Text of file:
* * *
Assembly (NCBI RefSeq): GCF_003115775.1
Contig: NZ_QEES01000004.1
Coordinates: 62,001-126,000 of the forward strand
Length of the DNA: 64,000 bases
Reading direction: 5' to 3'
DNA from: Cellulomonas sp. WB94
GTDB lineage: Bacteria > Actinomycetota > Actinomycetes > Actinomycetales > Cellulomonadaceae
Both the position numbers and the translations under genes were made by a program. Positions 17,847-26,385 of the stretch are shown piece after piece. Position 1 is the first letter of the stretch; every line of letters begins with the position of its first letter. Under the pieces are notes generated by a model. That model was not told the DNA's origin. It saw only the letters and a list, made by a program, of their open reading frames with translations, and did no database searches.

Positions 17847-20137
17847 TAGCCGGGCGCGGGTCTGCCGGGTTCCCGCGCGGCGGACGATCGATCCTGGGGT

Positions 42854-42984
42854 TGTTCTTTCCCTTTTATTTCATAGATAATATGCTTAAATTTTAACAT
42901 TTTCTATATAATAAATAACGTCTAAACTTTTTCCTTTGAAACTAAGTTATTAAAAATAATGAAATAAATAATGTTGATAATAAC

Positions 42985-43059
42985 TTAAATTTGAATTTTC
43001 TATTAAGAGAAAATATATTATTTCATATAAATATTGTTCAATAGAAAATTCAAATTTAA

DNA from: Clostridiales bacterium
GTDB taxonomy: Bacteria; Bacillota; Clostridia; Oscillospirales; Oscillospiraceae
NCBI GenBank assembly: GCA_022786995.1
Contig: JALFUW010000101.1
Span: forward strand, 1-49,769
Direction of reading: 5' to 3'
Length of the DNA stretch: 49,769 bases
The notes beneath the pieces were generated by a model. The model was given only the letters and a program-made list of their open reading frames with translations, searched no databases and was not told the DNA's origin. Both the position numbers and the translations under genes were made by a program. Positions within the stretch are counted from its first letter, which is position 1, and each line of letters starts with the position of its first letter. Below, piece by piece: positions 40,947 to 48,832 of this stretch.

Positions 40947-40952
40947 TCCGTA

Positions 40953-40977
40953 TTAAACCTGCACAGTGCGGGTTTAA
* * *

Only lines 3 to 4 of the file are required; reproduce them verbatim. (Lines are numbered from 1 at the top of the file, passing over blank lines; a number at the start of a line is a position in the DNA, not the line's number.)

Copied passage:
Coordinates: 62,001-126,000 of the forward strand
Length of the DNA: 64,000 bases